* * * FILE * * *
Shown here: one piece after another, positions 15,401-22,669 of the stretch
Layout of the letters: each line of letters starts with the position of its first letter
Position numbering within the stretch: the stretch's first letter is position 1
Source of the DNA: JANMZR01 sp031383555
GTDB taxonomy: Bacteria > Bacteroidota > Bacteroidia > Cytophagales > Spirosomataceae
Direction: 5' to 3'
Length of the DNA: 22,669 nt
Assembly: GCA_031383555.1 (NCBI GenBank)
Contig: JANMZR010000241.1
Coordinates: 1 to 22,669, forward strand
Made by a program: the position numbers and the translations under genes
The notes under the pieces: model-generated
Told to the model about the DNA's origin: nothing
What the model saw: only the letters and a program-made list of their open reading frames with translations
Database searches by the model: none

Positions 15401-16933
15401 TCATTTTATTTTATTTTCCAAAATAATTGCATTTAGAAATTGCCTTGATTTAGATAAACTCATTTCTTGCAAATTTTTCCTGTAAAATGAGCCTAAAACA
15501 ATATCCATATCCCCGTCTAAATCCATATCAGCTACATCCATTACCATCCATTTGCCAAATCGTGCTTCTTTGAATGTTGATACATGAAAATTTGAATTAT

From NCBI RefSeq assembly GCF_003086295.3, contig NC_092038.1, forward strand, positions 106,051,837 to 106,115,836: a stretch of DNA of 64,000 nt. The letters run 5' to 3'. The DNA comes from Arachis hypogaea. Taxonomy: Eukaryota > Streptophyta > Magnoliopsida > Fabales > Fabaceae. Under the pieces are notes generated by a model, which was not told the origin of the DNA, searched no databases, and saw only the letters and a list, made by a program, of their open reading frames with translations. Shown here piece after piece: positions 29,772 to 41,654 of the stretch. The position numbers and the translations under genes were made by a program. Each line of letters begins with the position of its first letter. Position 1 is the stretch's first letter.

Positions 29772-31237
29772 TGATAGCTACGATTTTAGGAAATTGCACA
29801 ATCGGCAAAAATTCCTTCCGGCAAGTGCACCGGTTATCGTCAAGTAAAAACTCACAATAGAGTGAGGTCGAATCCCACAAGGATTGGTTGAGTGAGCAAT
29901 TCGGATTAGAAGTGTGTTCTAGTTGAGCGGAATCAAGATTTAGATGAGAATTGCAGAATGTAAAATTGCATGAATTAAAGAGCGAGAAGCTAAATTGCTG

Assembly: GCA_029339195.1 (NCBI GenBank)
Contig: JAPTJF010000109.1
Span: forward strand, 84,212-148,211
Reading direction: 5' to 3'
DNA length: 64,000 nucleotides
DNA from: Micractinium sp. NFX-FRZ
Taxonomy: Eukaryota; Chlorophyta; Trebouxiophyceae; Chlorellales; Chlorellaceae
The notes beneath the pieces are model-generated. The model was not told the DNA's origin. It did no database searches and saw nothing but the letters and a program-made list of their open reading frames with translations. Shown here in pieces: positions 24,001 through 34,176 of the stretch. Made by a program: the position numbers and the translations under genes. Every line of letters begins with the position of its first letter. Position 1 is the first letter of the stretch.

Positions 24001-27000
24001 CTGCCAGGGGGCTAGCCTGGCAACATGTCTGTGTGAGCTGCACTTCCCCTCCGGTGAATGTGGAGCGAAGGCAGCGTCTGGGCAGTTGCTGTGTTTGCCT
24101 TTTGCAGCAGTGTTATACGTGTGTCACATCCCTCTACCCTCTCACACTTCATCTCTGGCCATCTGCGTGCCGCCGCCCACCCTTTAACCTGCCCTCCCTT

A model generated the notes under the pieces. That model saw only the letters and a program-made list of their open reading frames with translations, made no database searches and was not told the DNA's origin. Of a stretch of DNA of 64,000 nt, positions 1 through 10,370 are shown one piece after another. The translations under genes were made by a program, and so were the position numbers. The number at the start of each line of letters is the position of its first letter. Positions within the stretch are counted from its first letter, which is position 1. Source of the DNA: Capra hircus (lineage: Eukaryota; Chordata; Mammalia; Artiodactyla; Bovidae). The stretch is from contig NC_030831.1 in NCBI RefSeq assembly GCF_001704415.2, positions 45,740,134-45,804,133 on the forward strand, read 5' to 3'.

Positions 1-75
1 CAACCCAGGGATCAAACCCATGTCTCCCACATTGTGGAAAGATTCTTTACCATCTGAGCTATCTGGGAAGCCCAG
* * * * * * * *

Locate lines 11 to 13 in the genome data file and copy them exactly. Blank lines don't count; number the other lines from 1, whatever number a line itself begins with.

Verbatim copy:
Made by a program: the position numbers and the translations under genes
The notes under the pieces: model-generated
Told to the model about the DNA's origin: nothing